The rock churches of Lalibela

by Abebe Tesfaw

Une Grande Nation (Issue IV/2017)


The Ethiopian rock church Bete Giyorgis. Photo: James Whitlow Delano/ laif

They don’t often see a sight like this because these buildings have very little in common with Christian houses of worship in Europe or the US. As the name would suggest, these rock-hewn churches really are made out of rock. At the end of the 12th century, servants of the Ethiopian emperor, Gebre Mesqel Lalibela, dug deep holes in the volcanic rock. They pulled out the resulting monoliths and the holes they left formed the inner rooms of the churches. When the building was finished, they decorated the walls by chiselling them. And if the emperor had had his way then the churches would have been the basis for his grand plan, to build a “new Jerusalem”.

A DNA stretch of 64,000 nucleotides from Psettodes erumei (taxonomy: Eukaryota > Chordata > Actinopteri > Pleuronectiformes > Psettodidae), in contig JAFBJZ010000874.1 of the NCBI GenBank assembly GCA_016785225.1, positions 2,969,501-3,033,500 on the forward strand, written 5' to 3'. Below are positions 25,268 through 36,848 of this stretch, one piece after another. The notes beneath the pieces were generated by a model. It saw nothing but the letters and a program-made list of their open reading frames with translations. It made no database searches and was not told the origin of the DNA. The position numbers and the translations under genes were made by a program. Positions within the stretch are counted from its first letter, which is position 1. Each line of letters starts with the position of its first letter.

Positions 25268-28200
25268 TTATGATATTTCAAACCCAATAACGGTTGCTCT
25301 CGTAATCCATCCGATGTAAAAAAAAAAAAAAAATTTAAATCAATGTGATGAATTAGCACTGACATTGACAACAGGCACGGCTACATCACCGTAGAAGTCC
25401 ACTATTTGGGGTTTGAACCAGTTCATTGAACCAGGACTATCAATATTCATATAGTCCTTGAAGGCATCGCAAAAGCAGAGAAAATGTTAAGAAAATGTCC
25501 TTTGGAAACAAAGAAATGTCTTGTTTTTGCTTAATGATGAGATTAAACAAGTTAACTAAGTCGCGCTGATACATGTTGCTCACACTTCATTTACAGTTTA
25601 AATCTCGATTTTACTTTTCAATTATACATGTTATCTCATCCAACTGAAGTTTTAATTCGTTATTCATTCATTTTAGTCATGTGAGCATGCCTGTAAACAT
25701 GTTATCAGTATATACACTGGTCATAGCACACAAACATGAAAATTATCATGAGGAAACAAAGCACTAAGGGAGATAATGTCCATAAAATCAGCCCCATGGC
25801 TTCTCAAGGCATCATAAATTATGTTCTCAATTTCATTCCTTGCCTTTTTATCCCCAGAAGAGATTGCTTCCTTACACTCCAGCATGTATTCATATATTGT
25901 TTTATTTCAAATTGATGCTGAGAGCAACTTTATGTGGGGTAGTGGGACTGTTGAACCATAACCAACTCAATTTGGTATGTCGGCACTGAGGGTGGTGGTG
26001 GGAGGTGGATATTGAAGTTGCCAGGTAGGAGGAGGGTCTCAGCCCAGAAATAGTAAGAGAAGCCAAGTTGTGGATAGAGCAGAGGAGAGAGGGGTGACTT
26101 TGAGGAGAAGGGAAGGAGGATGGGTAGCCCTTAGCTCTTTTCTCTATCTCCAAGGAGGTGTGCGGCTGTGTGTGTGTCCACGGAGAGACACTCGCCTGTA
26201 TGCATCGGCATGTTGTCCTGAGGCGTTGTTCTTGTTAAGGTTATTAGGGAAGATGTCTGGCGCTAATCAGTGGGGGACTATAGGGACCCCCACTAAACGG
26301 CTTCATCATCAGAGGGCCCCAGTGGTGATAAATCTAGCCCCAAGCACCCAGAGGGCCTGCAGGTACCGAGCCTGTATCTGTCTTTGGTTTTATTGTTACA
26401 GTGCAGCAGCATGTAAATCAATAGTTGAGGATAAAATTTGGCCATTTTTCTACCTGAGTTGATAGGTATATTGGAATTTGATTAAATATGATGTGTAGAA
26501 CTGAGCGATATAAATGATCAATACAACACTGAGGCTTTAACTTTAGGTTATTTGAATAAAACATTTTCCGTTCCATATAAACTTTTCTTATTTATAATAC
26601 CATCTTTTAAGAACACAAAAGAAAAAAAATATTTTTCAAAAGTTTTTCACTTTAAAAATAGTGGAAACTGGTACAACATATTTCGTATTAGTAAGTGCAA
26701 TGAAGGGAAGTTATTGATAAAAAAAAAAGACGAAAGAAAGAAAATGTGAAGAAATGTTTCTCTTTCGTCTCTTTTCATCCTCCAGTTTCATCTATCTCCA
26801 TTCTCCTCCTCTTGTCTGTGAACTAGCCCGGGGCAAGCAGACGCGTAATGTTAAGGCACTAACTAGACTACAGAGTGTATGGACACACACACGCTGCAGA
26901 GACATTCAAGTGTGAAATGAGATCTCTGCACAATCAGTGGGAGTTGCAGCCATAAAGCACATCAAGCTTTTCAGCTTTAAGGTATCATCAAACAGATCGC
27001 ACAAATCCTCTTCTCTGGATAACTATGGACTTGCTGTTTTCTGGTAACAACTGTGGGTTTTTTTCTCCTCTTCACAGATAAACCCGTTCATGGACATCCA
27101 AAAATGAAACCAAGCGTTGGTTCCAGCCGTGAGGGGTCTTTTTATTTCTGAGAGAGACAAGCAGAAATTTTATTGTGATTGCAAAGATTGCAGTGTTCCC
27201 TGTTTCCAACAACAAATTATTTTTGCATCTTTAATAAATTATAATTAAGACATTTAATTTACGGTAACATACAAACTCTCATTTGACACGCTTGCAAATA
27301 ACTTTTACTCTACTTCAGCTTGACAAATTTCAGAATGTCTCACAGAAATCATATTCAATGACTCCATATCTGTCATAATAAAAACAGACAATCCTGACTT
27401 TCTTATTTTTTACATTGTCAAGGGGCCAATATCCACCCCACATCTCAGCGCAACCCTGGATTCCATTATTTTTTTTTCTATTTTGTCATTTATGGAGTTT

At the time, an increasing number of Ethiopian Christians who made the pilgrimage to Jerusalem were falling victim to Saracen raids along the way. So Lalibela was supposed to be a more secure place for the pilgrims, inside their own homeland. The church you can see in this picture is the Bete Giyorgis, or the Church of Saint George in English. It is about 12 meters tall and has been hewn out of the rock in the shape of a cross. And to this day it has remained one of the most beloved spots for Orthodox Ethiopian Christians. I come here a lot myself actually. And not just because I am bringing tourists here but also because I like to meet my friends and acquaintances here for prayer. Sometimes we do run into visitors who are smoking inside the churches, or walking about with their shoes on. We usually shoo them away. 

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